Could an old Boeing 747 give everyone on the planet access to the internet?

LauncherOne rocket will launch from an old Virgin Atlantic plane to put CubeSats into orbit

Boeing 747

Could an old Boeing 747 really give everyone on the planet access to the internet? That's the impetus behind a move by Virgin Galactic to kick-start a new small satellite launch service using a rocket that launches from under the wing of a retiring commercial aircraft.

When the Telstar 1 satellite was launched in 1962 purely to broadcast TV signals across the Atlantic, it begun a communications revolution. Now over 2,000 satellites handle TV, imaging, weather, Earth observations and, of course, GPS and navigational data for ships, vehicles and phones. But at £50 million per launch, satellites are out of reach of most companies.

That all changes with CubeSats - miniaturised, modular and open-source satellites can be as small as 10x10x10cm. But how do you launch them?

"We noticed an odd disconnect between the satellites getting smaller and the rockets getting bigger," says Will Pomerantz, Vice President, Special Projects of Virgin Galactic.

"Even companies that are doing wonderful things to bring down the cost-per-kilogram of getting to space are doing so by building larger and larger rockets." SpaceX began by flying a US$6 million rocket, and they retired that in favour of a US$12 million rocket, moved to a US$50 million rocket, and are now working on Falcon Heavy, a US$85 million (at least) rocket.

SpaceX is now working on Falcon Heavy, a US$85million rocket. Credit: SpaceX

"So there's an opportunity for Virgin Galactic to do something to help the global community and generate revenue," says Pomerantz. "LauncherOne is custom-built for launching smaller satellites, from 300kg down to 2kg, in to 500-700km orbits."

Winging-it to space

Virgin Galactic isn't the only company winging-it to space. At first glance, the LauncherOne system looks almost identical to Pegasus, an air-launched rocket developed by Orbital ATK (which just launched a cargo missions the International Space Station) that also take payloads to space from a Lockheed martin L-1011 aircraft.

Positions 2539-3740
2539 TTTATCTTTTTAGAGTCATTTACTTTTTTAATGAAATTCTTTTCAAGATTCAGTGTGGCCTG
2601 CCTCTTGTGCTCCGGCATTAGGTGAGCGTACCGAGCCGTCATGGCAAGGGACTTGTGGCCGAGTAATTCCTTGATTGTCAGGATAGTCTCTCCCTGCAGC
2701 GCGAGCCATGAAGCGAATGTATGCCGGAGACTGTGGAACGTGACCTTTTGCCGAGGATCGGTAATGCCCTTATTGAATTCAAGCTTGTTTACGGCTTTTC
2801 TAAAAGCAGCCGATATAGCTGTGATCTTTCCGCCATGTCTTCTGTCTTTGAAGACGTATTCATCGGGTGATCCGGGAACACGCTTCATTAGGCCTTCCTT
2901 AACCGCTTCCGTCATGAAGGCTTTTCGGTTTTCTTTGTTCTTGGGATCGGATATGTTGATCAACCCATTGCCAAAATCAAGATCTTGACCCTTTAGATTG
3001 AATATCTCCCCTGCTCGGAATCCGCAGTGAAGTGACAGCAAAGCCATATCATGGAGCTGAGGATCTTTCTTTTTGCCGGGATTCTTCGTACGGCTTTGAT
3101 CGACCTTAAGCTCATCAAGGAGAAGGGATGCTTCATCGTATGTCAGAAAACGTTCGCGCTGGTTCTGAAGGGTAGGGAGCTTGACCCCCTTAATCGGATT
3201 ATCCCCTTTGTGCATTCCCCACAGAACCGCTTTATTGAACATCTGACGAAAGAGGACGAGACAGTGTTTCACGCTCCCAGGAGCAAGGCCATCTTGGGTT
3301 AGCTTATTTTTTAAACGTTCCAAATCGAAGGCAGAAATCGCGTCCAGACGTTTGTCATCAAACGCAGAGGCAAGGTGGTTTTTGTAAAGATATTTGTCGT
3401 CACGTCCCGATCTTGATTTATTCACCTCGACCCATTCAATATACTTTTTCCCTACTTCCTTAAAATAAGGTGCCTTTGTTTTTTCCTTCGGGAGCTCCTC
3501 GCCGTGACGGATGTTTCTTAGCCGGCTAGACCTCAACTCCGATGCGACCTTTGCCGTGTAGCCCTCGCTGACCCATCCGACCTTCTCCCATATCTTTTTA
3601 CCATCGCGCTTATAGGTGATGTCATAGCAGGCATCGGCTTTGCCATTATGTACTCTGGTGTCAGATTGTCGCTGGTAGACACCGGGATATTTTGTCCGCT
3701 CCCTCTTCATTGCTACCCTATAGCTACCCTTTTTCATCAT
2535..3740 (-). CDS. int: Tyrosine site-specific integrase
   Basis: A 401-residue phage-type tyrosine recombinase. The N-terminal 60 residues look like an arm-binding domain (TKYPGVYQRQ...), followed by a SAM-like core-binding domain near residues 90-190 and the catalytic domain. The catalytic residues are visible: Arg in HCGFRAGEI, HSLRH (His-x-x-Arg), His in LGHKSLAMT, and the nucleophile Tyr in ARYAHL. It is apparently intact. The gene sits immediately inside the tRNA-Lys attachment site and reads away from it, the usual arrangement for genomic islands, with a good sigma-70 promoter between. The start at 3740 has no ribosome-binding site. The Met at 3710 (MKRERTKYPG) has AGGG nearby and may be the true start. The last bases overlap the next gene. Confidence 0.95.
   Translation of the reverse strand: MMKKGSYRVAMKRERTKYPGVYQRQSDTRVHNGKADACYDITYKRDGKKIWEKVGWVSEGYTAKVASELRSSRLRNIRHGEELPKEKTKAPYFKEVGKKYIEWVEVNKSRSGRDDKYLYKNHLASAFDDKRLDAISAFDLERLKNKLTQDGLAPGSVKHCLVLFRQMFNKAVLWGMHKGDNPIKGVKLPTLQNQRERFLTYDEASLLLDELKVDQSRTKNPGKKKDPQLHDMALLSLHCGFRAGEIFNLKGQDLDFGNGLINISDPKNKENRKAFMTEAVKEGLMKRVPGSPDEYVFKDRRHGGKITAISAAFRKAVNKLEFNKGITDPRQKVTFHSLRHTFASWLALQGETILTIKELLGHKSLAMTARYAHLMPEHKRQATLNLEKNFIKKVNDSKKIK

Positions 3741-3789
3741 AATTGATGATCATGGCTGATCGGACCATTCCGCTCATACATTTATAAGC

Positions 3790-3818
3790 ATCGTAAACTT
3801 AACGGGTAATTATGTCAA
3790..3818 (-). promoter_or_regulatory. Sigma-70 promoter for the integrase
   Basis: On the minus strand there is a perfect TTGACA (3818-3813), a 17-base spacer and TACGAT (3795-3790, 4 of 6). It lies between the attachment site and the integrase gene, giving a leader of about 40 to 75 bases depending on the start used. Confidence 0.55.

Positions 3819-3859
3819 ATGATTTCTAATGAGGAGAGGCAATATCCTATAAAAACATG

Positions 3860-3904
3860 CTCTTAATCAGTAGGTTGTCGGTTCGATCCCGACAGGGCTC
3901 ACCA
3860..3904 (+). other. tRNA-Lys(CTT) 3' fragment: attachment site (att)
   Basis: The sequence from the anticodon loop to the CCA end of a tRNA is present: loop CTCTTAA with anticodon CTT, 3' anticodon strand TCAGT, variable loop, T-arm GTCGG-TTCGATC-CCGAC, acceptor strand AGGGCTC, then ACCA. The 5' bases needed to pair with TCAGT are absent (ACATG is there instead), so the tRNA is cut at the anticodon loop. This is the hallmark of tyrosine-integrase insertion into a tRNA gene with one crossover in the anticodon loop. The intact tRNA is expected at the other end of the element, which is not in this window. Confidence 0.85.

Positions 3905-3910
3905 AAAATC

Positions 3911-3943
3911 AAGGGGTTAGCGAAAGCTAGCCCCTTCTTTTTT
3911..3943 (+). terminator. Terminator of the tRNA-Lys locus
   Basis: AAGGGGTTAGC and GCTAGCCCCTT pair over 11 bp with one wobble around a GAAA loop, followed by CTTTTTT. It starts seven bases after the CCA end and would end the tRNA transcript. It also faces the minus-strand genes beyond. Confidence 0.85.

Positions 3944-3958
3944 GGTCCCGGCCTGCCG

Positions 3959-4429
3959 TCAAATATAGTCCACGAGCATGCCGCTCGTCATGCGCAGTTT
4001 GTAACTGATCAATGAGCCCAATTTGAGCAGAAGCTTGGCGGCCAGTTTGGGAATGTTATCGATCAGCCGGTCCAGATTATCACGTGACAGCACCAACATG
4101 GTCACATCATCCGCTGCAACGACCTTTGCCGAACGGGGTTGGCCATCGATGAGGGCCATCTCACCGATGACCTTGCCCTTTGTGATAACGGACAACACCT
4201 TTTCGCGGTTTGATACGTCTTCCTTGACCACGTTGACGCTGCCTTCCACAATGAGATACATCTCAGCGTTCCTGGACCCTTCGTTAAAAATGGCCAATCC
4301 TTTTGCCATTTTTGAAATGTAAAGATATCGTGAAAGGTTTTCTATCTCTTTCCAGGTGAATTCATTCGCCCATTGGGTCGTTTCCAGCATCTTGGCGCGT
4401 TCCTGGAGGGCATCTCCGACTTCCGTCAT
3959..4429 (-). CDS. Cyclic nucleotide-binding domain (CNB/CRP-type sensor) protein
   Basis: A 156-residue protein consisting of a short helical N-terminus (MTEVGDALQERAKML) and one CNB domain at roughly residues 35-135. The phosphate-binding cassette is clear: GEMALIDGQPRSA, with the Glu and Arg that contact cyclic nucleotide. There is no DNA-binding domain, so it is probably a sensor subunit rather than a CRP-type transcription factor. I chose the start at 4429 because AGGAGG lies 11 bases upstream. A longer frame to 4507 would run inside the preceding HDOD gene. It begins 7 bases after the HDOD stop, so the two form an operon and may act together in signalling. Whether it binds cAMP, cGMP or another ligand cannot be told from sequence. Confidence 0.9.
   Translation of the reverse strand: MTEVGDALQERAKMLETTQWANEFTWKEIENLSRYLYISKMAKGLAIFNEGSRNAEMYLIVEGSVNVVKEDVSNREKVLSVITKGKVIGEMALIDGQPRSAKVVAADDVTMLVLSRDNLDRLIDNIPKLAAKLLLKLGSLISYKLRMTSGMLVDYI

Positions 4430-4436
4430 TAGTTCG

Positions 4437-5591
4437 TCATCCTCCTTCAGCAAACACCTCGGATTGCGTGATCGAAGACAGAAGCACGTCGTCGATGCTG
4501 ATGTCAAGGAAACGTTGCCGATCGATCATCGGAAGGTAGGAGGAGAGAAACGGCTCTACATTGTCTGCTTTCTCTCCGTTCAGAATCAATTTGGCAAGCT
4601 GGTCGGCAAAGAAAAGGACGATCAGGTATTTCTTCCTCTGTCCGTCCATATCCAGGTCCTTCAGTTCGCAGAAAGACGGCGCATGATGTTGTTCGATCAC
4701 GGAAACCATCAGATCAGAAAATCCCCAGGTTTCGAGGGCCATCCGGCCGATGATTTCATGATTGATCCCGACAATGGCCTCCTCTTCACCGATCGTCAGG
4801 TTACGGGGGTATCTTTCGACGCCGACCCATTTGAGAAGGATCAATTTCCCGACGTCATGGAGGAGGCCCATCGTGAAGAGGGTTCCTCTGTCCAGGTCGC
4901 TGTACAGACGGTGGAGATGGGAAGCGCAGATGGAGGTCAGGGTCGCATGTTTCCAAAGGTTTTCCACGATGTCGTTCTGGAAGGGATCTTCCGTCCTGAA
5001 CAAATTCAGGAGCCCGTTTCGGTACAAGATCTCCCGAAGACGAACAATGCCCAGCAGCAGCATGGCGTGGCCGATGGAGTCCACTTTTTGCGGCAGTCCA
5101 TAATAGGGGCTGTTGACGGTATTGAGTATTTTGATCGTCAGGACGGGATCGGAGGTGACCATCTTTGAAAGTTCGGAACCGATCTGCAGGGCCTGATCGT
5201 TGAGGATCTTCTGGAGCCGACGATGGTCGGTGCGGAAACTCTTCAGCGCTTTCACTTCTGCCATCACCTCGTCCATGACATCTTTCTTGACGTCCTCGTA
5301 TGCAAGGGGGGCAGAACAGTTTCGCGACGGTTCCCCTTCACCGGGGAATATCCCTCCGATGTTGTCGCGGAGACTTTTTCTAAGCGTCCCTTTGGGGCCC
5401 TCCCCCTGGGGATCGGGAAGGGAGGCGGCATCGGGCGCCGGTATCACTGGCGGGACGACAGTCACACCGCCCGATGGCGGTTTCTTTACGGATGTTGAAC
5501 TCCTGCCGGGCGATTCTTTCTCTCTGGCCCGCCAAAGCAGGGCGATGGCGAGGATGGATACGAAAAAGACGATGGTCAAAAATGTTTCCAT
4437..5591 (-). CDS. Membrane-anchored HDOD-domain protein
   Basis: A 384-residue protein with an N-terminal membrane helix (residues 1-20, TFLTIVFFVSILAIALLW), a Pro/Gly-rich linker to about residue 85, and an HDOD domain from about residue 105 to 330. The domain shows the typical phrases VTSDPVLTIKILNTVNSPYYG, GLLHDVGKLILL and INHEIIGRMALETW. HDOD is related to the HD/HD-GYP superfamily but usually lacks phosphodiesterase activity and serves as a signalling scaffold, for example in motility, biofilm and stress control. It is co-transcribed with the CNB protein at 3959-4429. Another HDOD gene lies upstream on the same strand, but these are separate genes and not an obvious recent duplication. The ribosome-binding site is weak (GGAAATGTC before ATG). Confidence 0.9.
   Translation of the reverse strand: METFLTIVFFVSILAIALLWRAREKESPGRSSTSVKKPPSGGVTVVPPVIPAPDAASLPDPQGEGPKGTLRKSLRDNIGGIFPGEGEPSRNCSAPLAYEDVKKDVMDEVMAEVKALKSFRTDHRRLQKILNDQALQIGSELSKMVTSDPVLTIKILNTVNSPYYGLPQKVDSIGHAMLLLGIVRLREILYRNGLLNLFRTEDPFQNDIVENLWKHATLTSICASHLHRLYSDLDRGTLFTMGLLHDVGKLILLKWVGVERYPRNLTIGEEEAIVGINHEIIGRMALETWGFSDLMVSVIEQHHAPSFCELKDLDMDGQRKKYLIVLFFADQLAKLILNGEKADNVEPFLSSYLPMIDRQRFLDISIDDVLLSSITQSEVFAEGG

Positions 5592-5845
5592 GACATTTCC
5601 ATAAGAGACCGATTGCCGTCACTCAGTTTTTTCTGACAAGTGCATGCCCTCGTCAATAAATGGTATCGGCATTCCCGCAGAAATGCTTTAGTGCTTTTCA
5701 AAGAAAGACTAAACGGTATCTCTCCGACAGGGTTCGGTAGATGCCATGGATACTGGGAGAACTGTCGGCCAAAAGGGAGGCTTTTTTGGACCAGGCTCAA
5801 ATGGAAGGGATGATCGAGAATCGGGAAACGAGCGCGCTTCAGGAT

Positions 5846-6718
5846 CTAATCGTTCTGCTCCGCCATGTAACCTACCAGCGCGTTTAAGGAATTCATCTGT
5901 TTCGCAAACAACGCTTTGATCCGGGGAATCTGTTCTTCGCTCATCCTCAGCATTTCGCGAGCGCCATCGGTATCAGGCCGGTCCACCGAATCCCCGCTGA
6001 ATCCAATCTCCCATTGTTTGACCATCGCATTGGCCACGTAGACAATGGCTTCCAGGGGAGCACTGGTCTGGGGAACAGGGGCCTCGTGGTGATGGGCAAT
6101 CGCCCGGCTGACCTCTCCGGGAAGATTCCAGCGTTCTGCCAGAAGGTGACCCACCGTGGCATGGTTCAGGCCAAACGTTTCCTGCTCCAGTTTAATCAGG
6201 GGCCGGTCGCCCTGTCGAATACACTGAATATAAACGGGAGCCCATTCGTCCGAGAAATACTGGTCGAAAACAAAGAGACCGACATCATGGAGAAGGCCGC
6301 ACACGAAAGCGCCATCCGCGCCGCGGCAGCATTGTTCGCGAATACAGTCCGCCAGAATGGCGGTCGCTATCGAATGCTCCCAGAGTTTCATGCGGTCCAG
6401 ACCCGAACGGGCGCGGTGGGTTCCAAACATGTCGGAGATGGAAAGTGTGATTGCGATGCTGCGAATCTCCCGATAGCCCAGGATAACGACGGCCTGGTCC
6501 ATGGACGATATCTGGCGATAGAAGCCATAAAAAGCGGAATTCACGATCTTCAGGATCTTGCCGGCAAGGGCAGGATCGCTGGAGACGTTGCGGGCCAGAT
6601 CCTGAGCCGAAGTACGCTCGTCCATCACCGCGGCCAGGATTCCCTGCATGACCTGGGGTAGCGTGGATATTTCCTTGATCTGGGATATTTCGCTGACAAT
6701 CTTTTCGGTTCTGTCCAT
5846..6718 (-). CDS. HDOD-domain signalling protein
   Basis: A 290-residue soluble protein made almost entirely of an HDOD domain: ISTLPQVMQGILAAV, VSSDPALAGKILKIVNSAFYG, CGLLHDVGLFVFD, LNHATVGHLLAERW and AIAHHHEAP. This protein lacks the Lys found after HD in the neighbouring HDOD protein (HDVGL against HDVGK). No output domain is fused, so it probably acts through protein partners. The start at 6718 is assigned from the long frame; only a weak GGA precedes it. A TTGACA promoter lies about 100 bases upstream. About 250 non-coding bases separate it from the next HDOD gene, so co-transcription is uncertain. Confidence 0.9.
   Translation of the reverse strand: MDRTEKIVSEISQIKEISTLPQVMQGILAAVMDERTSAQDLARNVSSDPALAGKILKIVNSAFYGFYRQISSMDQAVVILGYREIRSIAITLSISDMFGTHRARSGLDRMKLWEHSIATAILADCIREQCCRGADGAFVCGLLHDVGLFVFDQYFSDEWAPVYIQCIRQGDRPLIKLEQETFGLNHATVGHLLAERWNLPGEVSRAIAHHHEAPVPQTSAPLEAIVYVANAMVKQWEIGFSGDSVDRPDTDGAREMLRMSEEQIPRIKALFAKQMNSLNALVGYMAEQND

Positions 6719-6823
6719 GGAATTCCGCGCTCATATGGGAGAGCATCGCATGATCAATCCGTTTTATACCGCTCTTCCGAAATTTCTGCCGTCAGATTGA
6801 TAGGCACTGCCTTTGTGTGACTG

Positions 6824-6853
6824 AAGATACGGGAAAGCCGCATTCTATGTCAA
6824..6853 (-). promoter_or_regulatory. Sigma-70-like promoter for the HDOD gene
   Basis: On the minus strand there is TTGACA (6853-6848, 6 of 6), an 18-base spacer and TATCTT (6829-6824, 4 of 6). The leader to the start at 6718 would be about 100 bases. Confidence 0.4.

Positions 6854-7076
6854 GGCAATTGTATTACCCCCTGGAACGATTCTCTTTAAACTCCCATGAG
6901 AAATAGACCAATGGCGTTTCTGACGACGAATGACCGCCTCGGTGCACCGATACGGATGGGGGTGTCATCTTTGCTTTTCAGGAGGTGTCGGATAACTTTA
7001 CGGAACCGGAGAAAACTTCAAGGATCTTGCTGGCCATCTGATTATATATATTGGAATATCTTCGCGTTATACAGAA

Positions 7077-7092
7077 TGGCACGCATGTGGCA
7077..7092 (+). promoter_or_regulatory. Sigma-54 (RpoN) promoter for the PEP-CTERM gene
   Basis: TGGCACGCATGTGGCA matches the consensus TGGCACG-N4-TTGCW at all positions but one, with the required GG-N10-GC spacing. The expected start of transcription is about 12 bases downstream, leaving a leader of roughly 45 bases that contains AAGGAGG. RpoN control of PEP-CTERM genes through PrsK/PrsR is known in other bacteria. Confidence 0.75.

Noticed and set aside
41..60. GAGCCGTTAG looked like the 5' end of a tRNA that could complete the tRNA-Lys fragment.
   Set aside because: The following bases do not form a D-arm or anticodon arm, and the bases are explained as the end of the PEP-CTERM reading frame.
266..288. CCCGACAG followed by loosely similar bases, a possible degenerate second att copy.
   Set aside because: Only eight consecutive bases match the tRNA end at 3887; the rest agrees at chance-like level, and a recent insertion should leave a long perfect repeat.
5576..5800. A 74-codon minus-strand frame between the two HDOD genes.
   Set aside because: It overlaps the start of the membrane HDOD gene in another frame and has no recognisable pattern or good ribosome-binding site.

"Pegasus is a great vehicle, but though it started out as a low-cost vehicle with initial flights costing US$6 million, the one NASA bought recently cost about US$50 million," says Pomerantz, who thinks that Pegasus is a rocket now designed almost exclusively for NASA.

"It's been a long time since anyone else other than NASA flew on it – a lot of our customers are entrepreneurial firms with much more modest budgets, so low-cost is a top priority for them." For that same US$50 million, companies could launch their small satellites (typically for telecoms, Earth-observing, ship and asset tracking, or looking for asteroids) from LauncherOne three, four or even five times.

CubeSats are the current craze in the space industry. Credit: NASA

However, LauncherOne still won't be the cheapest way to put a CubeSat into space. That will always be piggy-backing or hitch-hiking, where a company or government launching a huge satellite by rocket will sell off spare capacity on that launch extremely cheaply.

"That will always be the cheapest way, but you have no control over timing, the launch location, or on what orbit you get dropped-off on," says Pomerantz. "They're hard to build a business plan around." It's also impossible to launch a constellation of satellites that way – and that's precisely what the trend is for in the CubeSat industry. Cue LauncherOne.